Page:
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Scramble is on to replace Congressional leaders

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WASHINGTON (CNN) -- House Speaker Dennis Hastert's decision to return to the back benches after Republicans lost their majority in Tuesday's midterm election has set off a scramble for the job of House GOP leader.

And at least two lawmakers are considering challenging current Majority Leader John Boehner.

Meanwhile, with current House Minority Leader Nancy Pelosi set to assume the speakership in January, House Democrats will battle for majority leader. (Watch Pelosi talk about changes in the House -- 12:45 Video)

Rep. Steny Hoyer of Maryland, now the minority whip, and Rep. John Murtha of Pennsylvania, an ardent critic of the Iraq war, are expected to face off.

"With this historic election, Americans have told us they do not want a rubber-stamp Congress," Murtha said, announcing his candidacy. "They want leaders who are willing to recognize when we are headed in the wrong direction and are not resistant to changing that direction."

Murtha, from southwestern Pennsylvania, raised eyebrows in June when he announced that he would challenge Hoyer for majority leader if Democrats won the election. But he dropped his bid after colleagues complained it was premature and could divide their caucus.

Hoyer, from suburban Washington, has been minority whip since 2002. He said he is "very confident" of his support among Democratic lawmakers.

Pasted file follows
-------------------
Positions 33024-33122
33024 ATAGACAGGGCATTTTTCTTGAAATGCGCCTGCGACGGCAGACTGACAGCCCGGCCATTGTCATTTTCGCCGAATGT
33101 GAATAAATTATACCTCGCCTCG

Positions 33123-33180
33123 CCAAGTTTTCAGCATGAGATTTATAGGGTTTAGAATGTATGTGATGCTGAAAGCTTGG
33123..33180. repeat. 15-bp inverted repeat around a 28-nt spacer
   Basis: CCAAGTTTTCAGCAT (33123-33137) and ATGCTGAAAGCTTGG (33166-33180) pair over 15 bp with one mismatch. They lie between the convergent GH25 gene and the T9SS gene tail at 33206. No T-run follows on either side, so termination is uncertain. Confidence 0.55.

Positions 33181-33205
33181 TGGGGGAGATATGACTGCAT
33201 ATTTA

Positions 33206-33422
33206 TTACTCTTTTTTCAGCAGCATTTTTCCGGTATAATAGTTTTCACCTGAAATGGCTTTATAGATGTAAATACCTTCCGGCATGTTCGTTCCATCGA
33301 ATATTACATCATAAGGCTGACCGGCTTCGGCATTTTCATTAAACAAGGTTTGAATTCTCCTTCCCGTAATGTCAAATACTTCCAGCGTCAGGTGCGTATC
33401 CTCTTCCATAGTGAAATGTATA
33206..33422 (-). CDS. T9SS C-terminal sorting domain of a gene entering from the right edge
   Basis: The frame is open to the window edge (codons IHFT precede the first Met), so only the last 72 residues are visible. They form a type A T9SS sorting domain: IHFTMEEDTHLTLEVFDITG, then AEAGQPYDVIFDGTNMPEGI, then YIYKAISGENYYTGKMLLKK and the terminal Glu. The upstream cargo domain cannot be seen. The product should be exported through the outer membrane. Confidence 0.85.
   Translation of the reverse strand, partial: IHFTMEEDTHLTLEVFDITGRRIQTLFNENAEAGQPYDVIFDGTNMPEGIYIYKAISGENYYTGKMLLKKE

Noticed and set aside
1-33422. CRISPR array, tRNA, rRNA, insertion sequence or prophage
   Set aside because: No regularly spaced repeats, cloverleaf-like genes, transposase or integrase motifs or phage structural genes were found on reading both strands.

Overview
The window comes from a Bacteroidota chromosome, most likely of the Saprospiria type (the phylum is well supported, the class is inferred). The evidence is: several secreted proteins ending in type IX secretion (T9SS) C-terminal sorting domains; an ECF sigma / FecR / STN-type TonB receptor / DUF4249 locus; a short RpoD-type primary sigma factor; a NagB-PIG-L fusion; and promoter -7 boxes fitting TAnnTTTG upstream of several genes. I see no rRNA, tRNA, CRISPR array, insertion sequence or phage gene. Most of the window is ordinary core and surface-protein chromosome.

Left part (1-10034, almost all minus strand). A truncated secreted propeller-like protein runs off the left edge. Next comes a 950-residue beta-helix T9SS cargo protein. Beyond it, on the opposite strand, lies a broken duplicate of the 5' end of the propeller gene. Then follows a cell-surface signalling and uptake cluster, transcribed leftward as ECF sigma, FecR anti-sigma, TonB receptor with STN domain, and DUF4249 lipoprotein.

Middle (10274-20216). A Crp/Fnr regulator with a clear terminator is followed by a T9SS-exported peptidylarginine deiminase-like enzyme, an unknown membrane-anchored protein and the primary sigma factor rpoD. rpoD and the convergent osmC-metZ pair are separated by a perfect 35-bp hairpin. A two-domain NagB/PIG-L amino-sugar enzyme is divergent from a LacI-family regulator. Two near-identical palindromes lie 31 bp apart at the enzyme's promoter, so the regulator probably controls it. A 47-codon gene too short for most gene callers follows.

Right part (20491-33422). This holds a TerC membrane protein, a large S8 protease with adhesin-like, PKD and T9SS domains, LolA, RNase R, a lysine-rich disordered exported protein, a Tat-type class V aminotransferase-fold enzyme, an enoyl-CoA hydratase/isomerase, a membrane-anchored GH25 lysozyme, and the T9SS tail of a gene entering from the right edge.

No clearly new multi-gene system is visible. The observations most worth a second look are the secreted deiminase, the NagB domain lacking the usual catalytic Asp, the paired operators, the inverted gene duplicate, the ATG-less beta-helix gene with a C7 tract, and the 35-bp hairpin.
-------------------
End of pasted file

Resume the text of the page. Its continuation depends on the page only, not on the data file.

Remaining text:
"I believe that it is imperative that our next majority have the skills, ability and energy to reach out to every element of our diverse caucus so that we may achieve consensus," he said. "I believe that I have established a strong track record in all of these areas over the last four years."

Also Tuesday, Rep. James Clyburn of South Carolina, chairman of the Democratic caucus and former head of the Congressional Black Caucus, said he would bid to be majority whip.

House Democrats have set November 16 as the date for elections for their new leadership. House Republicans will choose a leader the next day.

Hastert announced Tuesday that he would not seek the post of minority leader in the next Congress, although he will continue as an Illinois representative.

Other lawmakers want leadership roles

Rep. Mike Pence of Indiana said he would challenge Boehner for the minority leader's job, and Rep. Joe Barton of Texas said he was "actively considering" a similar bid.

Pence, from a district in eastern Indiana, is a leading conservative voice in the House as chairman of the Republican Study Committee, a group of more than 100 Republican Congress members formed "to advance a social and economic conservative agenda."

In a letter to his colleagues Wednesday, he said he was afraid Republicans "didn't just lose our majority."

He wrote, "I believe we lost our way."

"Only by making a dramatic turn in the direction of the agenda of the Republican Revolution can we hope to attain majority status again," Pence said. "We must again embrace the notion the Republicans seek power not simply to govern but change government."